Many A Hero Untold
David Hoggard and Bob Mumby
Sea Lion Press
As soon as I finished reading Many A Hero Untold, one of the ebooks released by Sea Lion Press in its latest tranche of offerings, I realised how little I know about the history and politics of both Northern Ireland and the Republic of Ireland, two countries that share a landmass that is, after all, only a few miles away from the country that I live in; a flight from London to Dublin takes less than an hour and a half, and a flight to Belfast only a few minutes less. Both countries exercise an enormous amount of influence on Great Britain, and vice versa, particularly as the current Conservative government are reliant on the support of the Democratic Unionist Party in Northern Ireland to maintain its majority in Parliament. And yet despite this, as I started to read the first page of Many A Hero Untold, I am ashamed to admit that my knowledge of Irish politics would have filled the side of a matchbox with plenty of room to spare.
It was therefore my good fortune to discover that Many A Hero Untold is not only a first-rate piece of writing with an engaging and confident narrative, but also an excellent primer for Irish politics and culture in the early 20th Century. Although it is an alternate-history story that rapidly departs from what actually happened in reality, David Hoggard and Bob Mumby have obviously conducted a significant and impressive amount of research in the course of writing this title, particularly in regards to the political and social history of the Irish Republic. As a result, I can confidently say that I learnt more about those subjects by reading the first chapter alone than I did in years of history lessons at school, let alone all of the years after leaving education and reading newspapers, websites and social media.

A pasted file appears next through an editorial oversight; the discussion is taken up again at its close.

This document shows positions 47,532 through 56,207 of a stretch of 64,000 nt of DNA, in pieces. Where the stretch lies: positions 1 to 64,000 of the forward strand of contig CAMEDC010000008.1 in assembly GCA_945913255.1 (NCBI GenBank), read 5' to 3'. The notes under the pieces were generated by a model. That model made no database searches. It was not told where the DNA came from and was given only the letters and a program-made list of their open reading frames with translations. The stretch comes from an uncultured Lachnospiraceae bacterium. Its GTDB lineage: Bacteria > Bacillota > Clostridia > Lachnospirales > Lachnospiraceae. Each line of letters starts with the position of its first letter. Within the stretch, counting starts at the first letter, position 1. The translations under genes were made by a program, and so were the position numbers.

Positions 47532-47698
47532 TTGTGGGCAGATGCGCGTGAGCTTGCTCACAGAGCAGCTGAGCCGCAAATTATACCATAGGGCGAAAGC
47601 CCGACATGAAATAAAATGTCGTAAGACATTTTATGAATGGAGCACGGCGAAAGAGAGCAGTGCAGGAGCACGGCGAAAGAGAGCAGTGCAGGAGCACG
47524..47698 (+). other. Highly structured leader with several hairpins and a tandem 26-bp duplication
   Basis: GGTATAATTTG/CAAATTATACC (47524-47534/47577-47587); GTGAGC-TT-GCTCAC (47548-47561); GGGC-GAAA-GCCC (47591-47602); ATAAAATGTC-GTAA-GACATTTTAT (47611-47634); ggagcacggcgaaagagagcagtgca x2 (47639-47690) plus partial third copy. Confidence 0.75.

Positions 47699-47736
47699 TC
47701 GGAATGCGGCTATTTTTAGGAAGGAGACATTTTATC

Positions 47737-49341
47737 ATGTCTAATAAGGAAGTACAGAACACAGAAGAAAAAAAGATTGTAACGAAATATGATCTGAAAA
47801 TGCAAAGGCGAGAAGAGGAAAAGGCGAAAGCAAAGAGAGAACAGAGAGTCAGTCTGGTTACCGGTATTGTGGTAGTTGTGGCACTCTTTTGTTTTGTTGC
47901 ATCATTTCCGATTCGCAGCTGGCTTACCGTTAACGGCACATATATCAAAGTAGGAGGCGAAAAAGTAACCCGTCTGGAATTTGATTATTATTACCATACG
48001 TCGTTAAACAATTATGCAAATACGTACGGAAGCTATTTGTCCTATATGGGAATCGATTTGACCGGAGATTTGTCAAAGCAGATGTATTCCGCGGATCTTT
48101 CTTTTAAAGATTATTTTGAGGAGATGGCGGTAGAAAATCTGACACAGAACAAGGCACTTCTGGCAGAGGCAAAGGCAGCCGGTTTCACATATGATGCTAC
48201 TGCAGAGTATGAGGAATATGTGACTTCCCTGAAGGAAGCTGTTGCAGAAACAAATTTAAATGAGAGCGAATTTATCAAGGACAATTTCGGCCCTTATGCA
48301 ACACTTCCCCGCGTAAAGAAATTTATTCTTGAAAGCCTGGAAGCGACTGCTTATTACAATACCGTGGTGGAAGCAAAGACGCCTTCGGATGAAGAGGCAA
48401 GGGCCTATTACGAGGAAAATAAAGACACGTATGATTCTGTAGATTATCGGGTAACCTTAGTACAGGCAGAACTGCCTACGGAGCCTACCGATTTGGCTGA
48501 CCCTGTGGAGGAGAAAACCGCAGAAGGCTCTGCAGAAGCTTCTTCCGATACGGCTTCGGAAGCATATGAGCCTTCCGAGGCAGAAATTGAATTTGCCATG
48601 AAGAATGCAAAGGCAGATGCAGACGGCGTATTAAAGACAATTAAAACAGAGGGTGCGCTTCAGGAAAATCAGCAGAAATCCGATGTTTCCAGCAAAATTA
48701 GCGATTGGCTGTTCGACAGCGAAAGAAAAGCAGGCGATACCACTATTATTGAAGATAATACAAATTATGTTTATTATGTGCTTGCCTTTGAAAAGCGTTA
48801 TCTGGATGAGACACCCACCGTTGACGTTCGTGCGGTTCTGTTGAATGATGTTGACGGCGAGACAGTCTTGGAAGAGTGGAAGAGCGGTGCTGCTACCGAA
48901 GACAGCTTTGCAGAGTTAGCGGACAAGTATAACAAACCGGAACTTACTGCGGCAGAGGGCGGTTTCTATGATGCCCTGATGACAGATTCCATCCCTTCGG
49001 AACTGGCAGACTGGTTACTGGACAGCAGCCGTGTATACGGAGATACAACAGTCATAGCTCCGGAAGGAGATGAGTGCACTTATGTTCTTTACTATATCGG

Beginning with a minor change in the political history of the Irish Republic, Hoggard and Mumby effortlessly weave an impressive and disturbingly plausible counter-factual tale of an Ireland that somehow becomes even more polarised in regards to its politics, swinging between Communism and Fascism and having a far greater impact on British, European and eventually even international politics than it did in our reality. I particularly enjoyed the references to Irish involvement in the Spanish civil war, and the chapter that dwells on the impact this had on the life of one of the title’s characters was a high point for me. The concept of the ‘Other International’ was also deeply interesting, developing a fascinating counter-factual scenario that saw the Irish Republic become far more involved in the development of the Non-Aligned Movement in the Cold War.
Just as with Mr Mumby’s previous titles, such as Making Murder Sound Respectable, and his short story The Last Colony in Sea Lion Press’ anthology Remain Means Remain, the world-building is absolutely first-rate, and by the end of Many A Hero Untold, a world exists that is once again calling out for more stories to be told about it. Mumby and Hoggard’s writing is of a consistent high quality throughout the title, and it is a credit to both authors, and the book’s editor, that I could not tell which chapters (or sections) were written by which author, with none of the peaks and troughs that often mark a title written by co-authors who cannot create a consistent narrative voice.
In conclusion, Many A Hero Untold is another high-quality and engaging piece of alternate history published by Sea Lion Press, and one which gives a fresh take on Irish history, and shows how, with just a few small changes, it might have developed very differently.